Dean Heller has irked Sheldon Adelson and Steve Wynn. What remains to be seen is whether that’s good news or bad news for him.
The New York Times reports the two casino magnates called the GOP senator from Nevada at the White House’s request to register their displeasure. They’re unhappy with his opposition to Mitch McConnell’s effort to kill anyone making less than a million a year or with a disability—uh, that is, the “replacement” for Obamacare. “One ally of Mr. Heller’s acknowledged that Mr. Adelson and Mr. Wynn were unhappy with the senator at the moment and that their relationship needed some repair work,” The Times reported.
Heller’s possibly momentary abandonment of the distant right (far right doesn’t go far enough) inspired Danny Tarkanian to investigate a primary challenge. Since we can’t go through an election cycle without Tarkanian running for something, he might as well face Heller.
Heller’s between a rock and a hard place. In Ely, one constituent yelled at him to get behind the president while another thanked him for saving her health care.
Heller’s between a rock and a hard place. In Ely, one constituent yelled at him to get behind the president while another thanked him for saving her health care. Those responses pretty well cover the position he’s in. But while Heller has no one to blame but himself and his party, he shouldn’t feel lonely. Politicians have a way of offending people around them, for good and ill.
Consider Pat McCarran, Nevada’s second most powerful U.S. senator ever (more on No. 1 below). He teed off George Wingfield, who owned many of Nevada’s major mines, banks and hotels—in other words, he was Adelson and Wynn combined with Barrick Gold and Chase. And McCarran went further than Heller: He represented Wingfield’s wife in a divorce case that publicized ol’ George suffered from syphilis, then attacked his efforts to break a miners’ strike and his railroading of union organizers, then ran for office against a Wingfield favorite.
Wingfield did his best and worst to keep McCarran from winning the office he most wanted—the one Heller holds. But McCarran hurt himself far more by refusing to play along with fellow Democrats. Ultimately, he won that Senate seat, thanks to Wingfield’s empire going under during the Great Depression and voters preferring McCarran to the alternative.
As for power numero uno, Harry Reid had the audacity to help rural Nevadans get a national park some of its denizens claimed not to want, and a water settlement that benefited numerous residents and millions of acres of wilderness areas, as well as save Ely’s small regional airport. For all of this, most rural Nevadans have hated him forever and ever, amen. But Reid did what he thought was right and probably figured he wasn’t going to harvest a lot of votes from that part of Nevada, anyway.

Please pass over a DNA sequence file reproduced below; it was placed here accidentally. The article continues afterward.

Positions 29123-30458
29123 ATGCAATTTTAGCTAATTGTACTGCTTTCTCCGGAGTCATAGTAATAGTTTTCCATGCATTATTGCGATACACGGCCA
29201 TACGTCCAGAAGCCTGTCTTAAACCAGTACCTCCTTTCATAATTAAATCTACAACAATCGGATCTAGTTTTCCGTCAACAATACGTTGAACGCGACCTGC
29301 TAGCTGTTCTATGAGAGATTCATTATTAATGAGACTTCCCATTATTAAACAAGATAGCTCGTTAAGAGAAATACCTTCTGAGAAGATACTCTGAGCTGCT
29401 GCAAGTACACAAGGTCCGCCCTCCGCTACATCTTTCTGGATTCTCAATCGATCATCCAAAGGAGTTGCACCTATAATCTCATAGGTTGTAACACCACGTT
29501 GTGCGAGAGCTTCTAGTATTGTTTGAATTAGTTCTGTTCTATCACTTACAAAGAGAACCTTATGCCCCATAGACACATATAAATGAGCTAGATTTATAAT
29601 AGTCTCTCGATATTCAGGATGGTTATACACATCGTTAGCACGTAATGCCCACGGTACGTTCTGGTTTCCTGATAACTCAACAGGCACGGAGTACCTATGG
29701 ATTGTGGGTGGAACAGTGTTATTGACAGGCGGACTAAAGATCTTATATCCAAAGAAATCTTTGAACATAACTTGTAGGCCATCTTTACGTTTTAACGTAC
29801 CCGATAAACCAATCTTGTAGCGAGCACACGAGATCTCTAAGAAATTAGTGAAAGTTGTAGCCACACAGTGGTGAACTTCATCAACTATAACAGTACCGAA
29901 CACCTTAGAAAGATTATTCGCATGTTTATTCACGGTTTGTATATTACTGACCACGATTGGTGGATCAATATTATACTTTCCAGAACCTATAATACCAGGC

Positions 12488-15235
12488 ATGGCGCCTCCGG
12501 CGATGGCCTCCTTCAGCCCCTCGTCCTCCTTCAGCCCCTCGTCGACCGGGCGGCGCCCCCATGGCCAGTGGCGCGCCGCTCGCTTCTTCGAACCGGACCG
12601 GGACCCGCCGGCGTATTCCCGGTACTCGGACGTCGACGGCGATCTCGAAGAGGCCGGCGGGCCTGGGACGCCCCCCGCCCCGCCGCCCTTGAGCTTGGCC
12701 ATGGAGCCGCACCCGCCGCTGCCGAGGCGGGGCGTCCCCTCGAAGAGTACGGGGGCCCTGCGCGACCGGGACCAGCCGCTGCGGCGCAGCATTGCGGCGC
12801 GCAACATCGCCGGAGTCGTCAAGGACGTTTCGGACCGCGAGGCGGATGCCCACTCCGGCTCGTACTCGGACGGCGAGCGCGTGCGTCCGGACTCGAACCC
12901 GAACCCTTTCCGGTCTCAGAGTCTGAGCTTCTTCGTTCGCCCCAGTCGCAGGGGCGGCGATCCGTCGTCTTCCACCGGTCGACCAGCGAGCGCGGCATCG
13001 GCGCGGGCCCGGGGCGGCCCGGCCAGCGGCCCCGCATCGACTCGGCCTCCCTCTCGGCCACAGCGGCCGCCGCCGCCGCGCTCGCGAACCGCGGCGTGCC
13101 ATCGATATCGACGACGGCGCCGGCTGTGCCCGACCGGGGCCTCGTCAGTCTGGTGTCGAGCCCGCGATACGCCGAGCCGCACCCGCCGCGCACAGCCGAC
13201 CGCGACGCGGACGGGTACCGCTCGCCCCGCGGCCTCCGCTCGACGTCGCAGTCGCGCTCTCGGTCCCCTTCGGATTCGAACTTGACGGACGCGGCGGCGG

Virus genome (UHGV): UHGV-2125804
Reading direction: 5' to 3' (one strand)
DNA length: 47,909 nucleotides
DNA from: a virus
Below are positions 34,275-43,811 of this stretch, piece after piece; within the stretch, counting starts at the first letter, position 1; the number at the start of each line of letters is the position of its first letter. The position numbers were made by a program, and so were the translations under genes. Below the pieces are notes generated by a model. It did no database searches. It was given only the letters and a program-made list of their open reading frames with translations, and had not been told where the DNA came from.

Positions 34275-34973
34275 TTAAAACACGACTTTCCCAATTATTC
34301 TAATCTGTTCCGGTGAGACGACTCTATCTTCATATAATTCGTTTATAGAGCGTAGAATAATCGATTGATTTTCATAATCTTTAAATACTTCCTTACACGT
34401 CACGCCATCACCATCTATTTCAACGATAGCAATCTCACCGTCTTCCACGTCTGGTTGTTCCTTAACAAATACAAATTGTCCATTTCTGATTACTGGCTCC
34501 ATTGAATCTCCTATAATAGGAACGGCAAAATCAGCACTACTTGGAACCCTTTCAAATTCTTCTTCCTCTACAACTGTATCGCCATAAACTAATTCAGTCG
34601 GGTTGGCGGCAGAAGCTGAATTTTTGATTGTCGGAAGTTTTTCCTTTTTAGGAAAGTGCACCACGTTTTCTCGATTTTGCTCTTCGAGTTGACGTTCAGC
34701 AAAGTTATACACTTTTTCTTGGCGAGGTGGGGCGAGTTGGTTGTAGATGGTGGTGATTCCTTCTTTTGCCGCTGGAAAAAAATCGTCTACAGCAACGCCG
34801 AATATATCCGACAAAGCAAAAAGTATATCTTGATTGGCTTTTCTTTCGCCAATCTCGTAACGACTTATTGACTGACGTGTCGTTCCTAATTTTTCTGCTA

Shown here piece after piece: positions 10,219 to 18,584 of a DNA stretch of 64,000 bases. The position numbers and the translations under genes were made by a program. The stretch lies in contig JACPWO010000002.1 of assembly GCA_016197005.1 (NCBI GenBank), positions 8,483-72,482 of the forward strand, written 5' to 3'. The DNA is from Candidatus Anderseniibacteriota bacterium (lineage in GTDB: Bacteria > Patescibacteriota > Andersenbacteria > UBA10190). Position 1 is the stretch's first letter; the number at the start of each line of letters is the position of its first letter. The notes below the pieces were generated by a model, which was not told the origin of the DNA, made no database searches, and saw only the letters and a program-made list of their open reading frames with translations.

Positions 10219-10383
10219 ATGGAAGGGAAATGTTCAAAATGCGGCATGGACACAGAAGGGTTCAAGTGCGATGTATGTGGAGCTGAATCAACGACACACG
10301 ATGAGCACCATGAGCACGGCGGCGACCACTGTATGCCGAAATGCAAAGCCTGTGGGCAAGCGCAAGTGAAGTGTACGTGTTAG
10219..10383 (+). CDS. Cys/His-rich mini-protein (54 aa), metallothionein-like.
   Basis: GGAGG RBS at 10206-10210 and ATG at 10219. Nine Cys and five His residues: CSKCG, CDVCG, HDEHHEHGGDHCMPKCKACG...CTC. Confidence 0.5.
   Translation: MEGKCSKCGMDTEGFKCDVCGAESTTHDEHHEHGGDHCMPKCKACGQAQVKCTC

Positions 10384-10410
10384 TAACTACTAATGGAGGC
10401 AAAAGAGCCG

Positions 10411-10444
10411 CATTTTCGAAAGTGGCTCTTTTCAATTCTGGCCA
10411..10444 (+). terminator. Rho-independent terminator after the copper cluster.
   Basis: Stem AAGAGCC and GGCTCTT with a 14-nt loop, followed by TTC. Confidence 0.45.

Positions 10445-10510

Then there’s the matter of how much influence Adelson and Wynn would actually have—especially if they decided to support Tarkanian against Heller. Or, if Heller won the primary, the Democrat in the general election (and neither of them is likely to back any Democrat).
After McCarran died in office in 1954, his big-money supporters—led by the developer Norman Biltz and the lobbyist John Mueller—decided Democrats would nominate Reno lawyer Bill Cashill for the seat. While they sat in Biltz’s home and plotted how to move their pawns around the board, Alan Bible and his allies went around the state and locked up party leaders’ support and the nomination. Bible won, served for 20 years and did both of the big-money men a great deal of good. He also helped Southern Nevada get the water it needed to grow and, behind the scenes, he helped pass important environmental legislation. Cashill might have been a great U.S. senator, but Bible understood who did the voting.
“We have people like that in Nevada now, who sit around, pat each other on the back, and convince each other they know how to handle what’s going on. They forget a couple million people out there aren’t privy to their conversations.”–Ralph Denton, attorney and activist
Similarly, in 1998, Kenny Guinn won the governorship in what political maven Jon Ralston correctly called an “anointment.” But Guinn inevitably made several rookie mistakes and his campaign could have gone south a few times. Brian Sandoval had more political experience when his own gubernatorial anointment came in 2010, but, lest we forget, both he and Guinn benefited from the Democratic theory (referenced in the June 29 column in this space) that just because they’re Republicans doesn’t mean they’re unreasonable. It helped Sandoval that some Nevadans did having two Reids on the ballot at the same time (Rory, a county commissioner, opposed Sandoval), and that he’s a Northern Nevadan, meaning some Northern Democratic votes were going to go his way simply on geographic grounds.
Or as my late dear friend Ralph Denton, the longtime attorney and activist who related the story about Bible and Cashill, said, “We have people like that in Nevada now, who sit around, pat each other on the back, and convince each other they know how to handle what’s going on. They forget a couple million people out there aren’t privy to their conversations.”
None of this means Heller isn’t in trouble. He may well be, although a lot of time and legislation await. Adelson and Wynn may decide they can more easily control Tarkanian or some other candidate. Whether they or anyone else can control the voting population is another matter entirely. 7
Michael Green is an associate professor of history at UNLV.